Factory Orders
Paul Sancya/APAn assembly line worker builds a Chrysler 200 automobile at the company's plant in Sterling Heights, Mich.
By Jason Lange

WASHINGTON -- A fall in demand for military equipment spurred a drop in new orders for U.S. factory goods in May, but signs of a healthy appetite for investment in the private sector pointed to broader strength in the economy.

The Commerce Department said Wednesday new orders for manufactured goods decreased 0.5 percent. That was a steeper drop than the 0.3 percent decline forecast by analysts.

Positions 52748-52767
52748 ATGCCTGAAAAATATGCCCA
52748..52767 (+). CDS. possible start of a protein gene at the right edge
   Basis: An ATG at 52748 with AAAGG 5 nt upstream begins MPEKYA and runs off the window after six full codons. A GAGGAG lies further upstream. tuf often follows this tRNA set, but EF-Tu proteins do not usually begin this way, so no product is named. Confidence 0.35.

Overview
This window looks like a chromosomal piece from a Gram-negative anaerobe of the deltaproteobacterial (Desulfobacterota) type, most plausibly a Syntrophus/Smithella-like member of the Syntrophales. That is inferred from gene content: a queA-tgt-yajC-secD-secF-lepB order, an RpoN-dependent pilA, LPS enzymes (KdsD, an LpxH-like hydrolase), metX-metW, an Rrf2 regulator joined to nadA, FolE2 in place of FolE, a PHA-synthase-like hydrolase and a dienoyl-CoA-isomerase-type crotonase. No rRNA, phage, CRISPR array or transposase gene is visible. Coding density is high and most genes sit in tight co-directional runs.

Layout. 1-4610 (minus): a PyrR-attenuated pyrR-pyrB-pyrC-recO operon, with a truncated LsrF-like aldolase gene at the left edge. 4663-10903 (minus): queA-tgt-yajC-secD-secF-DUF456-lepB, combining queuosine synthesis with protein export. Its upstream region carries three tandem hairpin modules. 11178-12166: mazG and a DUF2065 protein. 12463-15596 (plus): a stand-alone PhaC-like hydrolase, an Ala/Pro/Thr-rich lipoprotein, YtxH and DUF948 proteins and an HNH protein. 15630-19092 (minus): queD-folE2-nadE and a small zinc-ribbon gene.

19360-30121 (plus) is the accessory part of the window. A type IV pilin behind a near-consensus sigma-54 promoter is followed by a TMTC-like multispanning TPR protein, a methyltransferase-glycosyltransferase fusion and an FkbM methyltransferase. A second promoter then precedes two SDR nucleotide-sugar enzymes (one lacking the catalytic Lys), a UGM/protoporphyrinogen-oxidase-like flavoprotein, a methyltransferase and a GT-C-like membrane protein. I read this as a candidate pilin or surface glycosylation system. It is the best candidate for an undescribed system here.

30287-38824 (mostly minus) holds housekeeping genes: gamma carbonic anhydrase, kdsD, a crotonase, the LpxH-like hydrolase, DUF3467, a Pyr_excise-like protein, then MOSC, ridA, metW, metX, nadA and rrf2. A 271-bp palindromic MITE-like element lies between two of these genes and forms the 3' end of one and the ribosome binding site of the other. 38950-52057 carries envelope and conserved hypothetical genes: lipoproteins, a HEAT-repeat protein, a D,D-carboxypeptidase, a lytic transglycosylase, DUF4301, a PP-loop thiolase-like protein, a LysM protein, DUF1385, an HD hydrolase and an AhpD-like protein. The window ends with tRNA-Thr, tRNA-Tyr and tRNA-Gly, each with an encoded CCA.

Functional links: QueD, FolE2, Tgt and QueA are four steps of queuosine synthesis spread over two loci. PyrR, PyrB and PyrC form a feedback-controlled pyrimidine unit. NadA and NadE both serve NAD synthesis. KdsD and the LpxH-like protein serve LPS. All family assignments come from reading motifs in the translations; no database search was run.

Stripping out military wares, new orders rose a modest 0.2 percent.

U.S. factory output appeared to accelerate in the second quarter after lackluster activity during an unusually harsh winter. Data Tuesday pointed to U.S. manufacturing activity rising at a steady clip in June, while automobile sales raced to their highest level in almost eight years.

Wednesday's data reinforced the view that investment demand could support a sustained pickup in economic growth this year.

The Commerce Department left unchanged its previous estimate for a proxy for business investment demand, with new orders for non-military capital goods other than aircraft rising 0.7 percent in May.


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